Monday, 18 January 2010

Passenger demand, not state panic, should decide air security

(The following appeared in Oxford Student, 0th Week, HT10 - January 2010)

How do you turn a failed bomb plot into a successful act of terrorism? Just add government overreaction, and some clever marketing from security companies.

The recent attempt to blow up a plane by a UCL engineering graduate was pretty pathetic when measured up againstprevious attacks. Before they had the advantages of intricate planning and simultaneous execution. But just like the BBC, Al Qaeda's Xmas schedule becomes less exciting with each passing year, and considering the explosives were hidden in Mr Abdulmutalla's underpants, the phrase 'damp squib' seems more pertinent than ever. Yet there is no act of terrorism so sloppily planned and half-arsed in execution that it won't be used to introduce crazier controls on the public.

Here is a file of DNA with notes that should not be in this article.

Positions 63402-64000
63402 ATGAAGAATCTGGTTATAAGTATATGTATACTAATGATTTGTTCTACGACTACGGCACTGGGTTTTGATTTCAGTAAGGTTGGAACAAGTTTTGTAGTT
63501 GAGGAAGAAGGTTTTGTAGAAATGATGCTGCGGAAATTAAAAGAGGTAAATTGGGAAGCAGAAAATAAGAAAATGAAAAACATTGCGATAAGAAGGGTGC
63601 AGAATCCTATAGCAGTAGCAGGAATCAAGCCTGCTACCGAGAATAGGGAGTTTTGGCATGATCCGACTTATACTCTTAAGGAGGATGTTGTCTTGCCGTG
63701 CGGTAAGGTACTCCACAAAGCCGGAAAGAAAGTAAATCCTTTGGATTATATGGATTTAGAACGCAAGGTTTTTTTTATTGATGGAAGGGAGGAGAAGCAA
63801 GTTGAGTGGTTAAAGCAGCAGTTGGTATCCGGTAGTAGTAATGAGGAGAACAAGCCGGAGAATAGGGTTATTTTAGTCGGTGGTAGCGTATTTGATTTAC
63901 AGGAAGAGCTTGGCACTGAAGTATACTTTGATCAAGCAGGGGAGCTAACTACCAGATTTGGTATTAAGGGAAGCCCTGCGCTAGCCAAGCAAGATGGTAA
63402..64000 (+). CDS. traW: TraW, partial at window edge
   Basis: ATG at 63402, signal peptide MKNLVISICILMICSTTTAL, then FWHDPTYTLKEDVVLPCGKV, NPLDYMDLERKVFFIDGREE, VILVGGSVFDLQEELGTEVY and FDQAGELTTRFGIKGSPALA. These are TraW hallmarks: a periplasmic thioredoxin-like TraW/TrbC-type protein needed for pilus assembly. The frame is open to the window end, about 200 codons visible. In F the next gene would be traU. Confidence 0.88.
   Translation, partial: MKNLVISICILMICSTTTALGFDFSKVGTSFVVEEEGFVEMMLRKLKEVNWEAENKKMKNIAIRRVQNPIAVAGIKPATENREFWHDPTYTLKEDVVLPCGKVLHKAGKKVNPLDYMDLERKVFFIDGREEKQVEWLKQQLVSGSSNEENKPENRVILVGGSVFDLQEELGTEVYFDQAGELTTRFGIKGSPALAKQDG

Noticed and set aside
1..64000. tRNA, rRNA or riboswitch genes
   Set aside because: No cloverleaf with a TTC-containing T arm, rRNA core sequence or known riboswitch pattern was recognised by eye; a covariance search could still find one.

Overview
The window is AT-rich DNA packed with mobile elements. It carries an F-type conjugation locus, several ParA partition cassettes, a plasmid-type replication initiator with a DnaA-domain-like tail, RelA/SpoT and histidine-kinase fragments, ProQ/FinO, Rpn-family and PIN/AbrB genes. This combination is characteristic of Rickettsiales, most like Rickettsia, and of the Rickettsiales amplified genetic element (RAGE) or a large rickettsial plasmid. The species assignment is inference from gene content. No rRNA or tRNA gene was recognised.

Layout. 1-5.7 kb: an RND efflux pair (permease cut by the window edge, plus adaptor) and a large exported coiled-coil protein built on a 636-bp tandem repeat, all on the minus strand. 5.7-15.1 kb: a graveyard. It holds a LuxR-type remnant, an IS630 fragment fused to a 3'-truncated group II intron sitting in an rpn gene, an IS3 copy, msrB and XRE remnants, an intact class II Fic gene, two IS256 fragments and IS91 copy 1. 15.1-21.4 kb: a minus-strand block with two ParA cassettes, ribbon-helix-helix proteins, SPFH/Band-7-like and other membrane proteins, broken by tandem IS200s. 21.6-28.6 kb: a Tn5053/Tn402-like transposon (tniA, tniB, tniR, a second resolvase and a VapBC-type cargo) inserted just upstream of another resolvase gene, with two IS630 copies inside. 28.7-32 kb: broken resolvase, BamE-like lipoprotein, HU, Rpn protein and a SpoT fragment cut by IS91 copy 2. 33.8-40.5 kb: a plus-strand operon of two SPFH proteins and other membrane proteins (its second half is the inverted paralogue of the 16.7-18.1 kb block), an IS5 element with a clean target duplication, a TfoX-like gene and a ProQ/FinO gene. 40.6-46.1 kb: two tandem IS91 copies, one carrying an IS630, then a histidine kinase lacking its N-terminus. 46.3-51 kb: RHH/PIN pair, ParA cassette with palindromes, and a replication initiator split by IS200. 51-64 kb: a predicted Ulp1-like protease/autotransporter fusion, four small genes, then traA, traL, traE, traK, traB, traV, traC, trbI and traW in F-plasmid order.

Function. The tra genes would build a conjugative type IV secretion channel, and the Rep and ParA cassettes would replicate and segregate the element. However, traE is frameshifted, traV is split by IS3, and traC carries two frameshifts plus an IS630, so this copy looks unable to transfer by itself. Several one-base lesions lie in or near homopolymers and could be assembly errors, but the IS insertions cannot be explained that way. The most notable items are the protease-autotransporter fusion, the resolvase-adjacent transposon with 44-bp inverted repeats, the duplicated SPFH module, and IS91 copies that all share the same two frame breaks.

The addition of full-body scanners to the airport panopticon is just the latest symptom of the British Government's psychosexual obsession with getting under the skin of its citizens. The scanners may or may not turn out to be bad for travellers' health, but they don't do much for our dignity. Indeed, no one has yet shown how these £100,000 systems would have prevented this latest attempt, but rather less well-funded Somali authorities recently had no trouble spotting a
similarly equipped would-be terrorist.

The solution is to remove airport security from the Government's portfolio. Ensure airlines are liable should their planes fall out of the sky and you will find them perfectly capable of handling the issue themselves. Airlines could compete, offering different policies depending on whether customers valued a faster check-in or tighter security. Some would use armed marshals like some Israeli flights already do, others could rely on having more advanced bookings and
data checking.

But the pomp of security theatre like full body scanners, popular with Governments rather than customers, would be off the agenda.

Nick Cowen is President of the Oxford Libertarian Society

No comments: